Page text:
Job 15:2-5 (ESV)
“Should a wise man answer with windy knowledge,
and fill his belly with the east wind?
Should he argue in unprofitable talk,
or in words with which he can do no good?
But you are doing away with the fear of God
and hindering meditation before God.
For your iniquity teaches your mouth,
and you choose the tongue of the crafty.
Eliphaz is offended by Job’s claims. Job claims to be innocent. Job claims that his friends’ insistence that his pain is rooted in sin is inaccurate. Job desires to argue his case before God rather than men. Eliphaz takes offense at that. “You are doing away with the fear of God,” he insists. “Your iniquity teaches your mouth.” Eliphaz is adamant that Job’s plight is the result of sin, and that his sin is now clouding his judgement, his understanding, and his words.
Job 15:17-18 (ESV)
“I will show you; hear me,
and what I have seen I will declare
(what wise men have told,
without hiding it from their fathers,
Eliphaz does what every person does who is convinced that he is right, but can’t defend his position. He appeals to the anonymous “they.” “They say…,” we argue. “People who know about these things believe…,” we say. “Experts agree…,” we defend. Who are “they?” Who are “people?” Who are the “experts?” Eliphaz appeals to the anonymous “wise men,” whoever they are. His words in Job 15 are the words of someone who has been offended because his great wisdom was rejected. The chapter is full of venom and attack. He has nothing good to say about Job. Earlier he tried to help Job by pointing out that there must be some sin in Job’s life. His wisdom was rejected. Now he is hurt, and he is lashing out at Job. “Your iniquity is clouding your judgment,” he says. But, it is Eliphaz’ ego that is clouding his own judgement.
He should be listening better. He accuses Job, “You are doing away with the fear of God
and hindering meditation before God.” But the truth is that Eliphaz is not fearing God nor meditating before him. Eliphaz is relying on his own wisdom. Eliphaz cannot accept the reality that he might be wrong. How often in ministry and in relationships we react with a bruised ego instead of actually listening to others or to God.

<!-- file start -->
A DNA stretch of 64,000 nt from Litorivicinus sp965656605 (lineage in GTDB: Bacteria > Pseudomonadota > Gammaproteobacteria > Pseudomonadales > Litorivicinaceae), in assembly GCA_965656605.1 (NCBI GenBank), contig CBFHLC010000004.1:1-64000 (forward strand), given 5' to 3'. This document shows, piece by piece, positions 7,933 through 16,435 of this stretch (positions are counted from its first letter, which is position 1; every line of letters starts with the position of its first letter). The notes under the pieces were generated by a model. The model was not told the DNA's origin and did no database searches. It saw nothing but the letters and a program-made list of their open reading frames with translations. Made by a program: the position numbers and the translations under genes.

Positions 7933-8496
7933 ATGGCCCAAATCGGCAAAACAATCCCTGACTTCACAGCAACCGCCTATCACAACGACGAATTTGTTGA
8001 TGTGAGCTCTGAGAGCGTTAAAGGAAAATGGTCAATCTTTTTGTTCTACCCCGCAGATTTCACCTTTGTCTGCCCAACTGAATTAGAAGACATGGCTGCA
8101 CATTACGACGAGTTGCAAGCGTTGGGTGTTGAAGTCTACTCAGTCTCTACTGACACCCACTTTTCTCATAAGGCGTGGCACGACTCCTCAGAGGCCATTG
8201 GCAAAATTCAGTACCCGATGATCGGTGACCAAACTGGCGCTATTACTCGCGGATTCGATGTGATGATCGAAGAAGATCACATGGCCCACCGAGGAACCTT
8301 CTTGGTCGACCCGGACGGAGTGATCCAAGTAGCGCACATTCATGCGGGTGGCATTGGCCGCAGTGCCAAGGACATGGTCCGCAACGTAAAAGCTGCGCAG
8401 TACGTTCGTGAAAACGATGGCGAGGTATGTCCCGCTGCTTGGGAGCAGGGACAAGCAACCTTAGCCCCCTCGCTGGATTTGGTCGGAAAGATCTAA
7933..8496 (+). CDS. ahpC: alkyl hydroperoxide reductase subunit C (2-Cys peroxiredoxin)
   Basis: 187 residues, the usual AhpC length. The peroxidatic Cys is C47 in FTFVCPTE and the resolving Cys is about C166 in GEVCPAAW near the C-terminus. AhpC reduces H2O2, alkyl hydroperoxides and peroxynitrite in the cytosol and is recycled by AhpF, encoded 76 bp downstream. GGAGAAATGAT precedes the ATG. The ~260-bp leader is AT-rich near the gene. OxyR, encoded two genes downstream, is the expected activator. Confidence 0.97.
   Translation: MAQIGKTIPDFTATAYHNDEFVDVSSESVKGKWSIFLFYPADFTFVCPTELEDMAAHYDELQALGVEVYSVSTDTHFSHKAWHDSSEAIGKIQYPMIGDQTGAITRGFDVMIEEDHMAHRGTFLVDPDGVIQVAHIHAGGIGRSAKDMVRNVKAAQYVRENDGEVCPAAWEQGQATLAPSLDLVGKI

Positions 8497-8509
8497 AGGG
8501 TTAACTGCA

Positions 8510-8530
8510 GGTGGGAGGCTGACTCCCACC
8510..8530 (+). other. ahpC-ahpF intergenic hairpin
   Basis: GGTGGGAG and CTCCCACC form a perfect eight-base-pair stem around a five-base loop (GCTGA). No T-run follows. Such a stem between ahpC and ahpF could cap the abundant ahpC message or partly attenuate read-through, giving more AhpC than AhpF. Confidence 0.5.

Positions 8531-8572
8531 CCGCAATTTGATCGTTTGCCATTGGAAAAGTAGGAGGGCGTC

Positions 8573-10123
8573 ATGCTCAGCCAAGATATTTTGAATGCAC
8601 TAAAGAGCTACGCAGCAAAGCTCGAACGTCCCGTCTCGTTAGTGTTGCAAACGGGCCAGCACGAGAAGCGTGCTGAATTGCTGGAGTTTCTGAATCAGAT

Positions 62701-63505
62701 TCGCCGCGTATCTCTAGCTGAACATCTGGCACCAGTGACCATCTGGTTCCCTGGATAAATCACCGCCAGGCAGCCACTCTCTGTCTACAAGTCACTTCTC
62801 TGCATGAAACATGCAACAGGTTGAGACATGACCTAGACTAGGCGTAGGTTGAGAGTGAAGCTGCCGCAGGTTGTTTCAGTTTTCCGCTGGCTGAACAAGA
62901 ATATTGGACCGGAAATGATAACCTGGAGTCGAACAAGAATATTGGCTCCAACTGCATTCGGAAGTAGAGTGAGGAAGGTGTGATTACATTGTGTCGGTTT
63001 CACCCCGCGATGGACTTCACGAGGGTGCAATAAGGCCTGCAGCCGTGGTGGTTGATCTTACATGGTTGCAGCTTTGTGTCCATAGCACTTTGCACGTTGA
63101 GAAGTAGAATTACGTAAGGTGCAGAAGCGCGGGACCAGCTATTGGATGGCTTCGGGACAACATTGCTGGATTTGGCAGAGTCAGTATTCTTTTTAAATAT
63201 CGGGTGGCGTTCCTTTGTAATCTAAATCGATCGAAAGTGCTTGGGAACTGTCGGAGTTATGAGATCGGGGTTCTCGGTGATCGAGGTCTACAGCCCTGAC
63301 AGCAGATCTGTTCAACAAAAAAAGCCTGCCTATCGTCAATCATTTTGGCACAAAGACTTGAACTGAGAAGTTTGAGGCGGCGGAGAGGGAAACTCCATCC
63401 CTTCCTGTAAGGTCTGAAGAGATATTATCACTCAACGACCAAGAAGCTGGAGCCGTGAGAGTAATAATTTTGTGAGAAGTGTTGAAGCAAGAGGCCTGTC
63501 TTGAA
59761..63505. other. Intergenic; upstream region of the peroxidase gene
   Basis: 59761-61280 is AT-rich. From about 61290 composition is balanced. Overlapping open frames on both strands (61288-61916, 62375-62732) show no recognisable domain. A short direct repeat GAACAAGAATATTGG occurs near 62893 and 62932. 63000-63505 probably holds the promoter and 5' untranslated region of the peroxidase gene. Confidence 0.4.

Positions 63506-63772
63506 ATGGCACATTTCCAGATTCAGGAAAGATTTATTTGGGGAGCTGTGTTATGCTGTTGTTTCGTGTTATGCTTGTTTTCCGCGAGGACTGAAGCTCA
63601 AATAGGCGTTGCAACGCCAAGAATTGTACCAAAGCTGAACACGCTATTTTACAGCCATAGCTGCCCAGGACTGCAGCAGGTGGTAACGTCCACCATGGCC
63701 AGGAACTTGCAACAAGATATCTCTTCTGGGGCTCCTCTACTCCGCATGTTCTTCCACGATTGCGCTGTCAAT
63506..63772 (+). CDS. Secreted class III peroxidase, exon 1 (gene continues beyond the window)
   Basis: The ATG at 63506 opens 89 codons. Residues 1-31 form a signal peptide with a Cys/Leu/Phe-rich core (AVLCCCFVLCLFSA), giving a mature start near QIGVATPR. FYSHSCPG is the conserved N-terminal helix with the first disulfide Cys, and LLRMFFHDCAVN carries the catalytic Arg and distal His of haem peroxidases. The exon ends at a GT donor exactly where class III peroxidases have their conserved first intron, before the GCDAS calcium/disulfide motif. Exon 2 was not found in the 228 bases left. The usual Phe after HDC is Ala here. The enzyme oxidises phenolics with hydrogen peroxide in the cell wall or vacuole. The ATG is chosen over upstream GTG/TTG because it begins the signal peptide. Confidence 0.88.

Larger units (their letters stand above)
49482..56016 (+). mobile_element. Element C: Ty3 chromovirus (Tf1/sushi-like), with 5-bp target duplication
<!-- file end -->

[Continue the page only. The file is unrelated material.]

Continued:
Several years ago I preached to a large group of parents and High School graduates. Afterward a friend approached me. “That was a good message,” he said. “But, that verse you used doesn’t say that.” I went back to the verse and took a second look. He was right. The verse I used didn’t say what I claimed it said. I had misused scripture. How do we react when we are challenged? I have not always responded so well. There have been many times when I knew my arguments were weak to start with. When challenged I did exactly what Eliphaz did. I appealed to the anonymous “experts.” I reacted out of a bruised ego. I attacked those who disagreed with me.
Ego is a dangerous thing, especially in ministry. Ego destroys relationships. Ego lashes out at others and causes unnecessary pain. Ego stops listening to either God or man. Ego is about me. Humility, on the other hand, doesn’t need to be right. James wisely counsels, “Humble yourselves before the Lord, and he will exalt you” (Jas 4:10). Just a few verses earlier James quotes from Isaiah, “God opposes the proud, but gives grace to the humble” (Jas 4:6). But what is interesting is where that paragraph in James 4 starts. “What causes quarrels and what causes fights among you? Is it not this, that your passions are at war within you” (James 4:1)? Ego destroys. Self-focused passion tears down. Humility brings healing.
There is Eliphaz, trying to “minister” to Job. But he hasn’t learned to leave his ego at the door. He hasn’t learned that ministry is not about him. It’s not about being right. It’s not about winning. It is about listening, caring, and selfless service. How much damage ego does! How much better to embrace the attitude of Jesus himself.
Have this mind among yourselves, which is yours in Christ Jesus, who, though he was in the form of God, did not count equality with God a thing to be grasped, but emptied himself, by taking the form of a servant, being born in the likeness of men. And being found in human form, he humbled himself by becoming obedient to the point of death, even death on a cross.
I love Kate B. Wilkinson’s words which she wrote sometime before 1913:
May the mind of Christ, my Savior,
Live in me from day to day,
By His love and power controlling
All I do and say.
May that be true of me today.